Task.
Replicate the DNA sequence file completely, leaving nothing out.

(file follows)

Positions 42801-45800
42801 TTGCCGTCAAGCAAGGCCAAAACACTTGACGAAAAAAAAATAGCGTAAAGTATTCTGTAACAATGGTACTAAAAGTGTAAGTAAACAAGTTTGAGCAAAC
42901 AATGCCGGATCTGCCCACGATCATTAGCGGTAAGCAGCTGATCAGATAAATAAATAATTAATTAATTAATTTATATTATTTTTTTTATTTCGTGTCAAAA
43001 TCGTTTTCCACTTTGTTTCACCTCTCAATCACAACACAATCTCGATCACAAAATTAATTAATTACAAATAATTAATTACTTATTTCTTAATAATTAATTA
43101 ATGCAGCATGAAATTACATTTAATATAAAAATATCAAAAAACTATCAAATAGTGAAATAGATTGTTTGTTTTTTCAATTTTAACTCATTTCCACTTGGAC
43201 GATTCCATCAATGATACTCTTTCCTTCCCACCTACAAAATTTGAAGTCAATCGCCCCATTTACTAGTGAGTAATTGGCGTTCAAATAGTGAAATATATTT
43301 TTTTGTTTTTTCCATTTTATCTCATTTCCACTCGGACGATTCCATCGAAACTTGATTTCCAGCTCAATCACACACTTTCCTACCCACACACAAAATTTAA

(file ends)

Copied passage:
Positions 42801-45800
42801 TTGCCGTCAAGCAAGGCCAAAACACTTGACGAAAAAAAAATAGCGTAAAGTATTCTGTAACAATGGTACTAAAAGTGTAAGTAAACAAGTTTGAGCAAAC
42901 AATGCCGGATCTGCCCACGATCATTAGCGGTAAGCAGCTGATCAGATAAATAAATAATTAATTAATTAATTTATATTATTTTTTTTATTTCGTGTCAAAA
43001 TCGTTTTCCACTTTGTTTCACCTCTCAATCACAACACAATCTCGATCACAAAATTAATTAATTACAAATAATTAATTACTTATTTCTTAATAATTAATTA
43101 ATGCAGCATGAAATTACATTTAATATAAAAATATCAAAAAACTATCAAATAGTGAAATAGATTGTTTGTTTTTTCAATTTTAACTCATTTCCACTTGGAC
43201 GATTCCATCAATGATACTCTTTCCTTCCCACCTACAAAATTTGAAGTCAATCGCCCCATTTACTAGTGAGTAATTGGCGTTCAAATAGTGAAATATATTT
43301 TTTTGTTTTTTCCATTTTATCTCATTTCCACTCGGACGATTCCATCGAAACTTGATTTCCAGCTCAATCACACACTTTCCTACCCACACACAAAATTTAA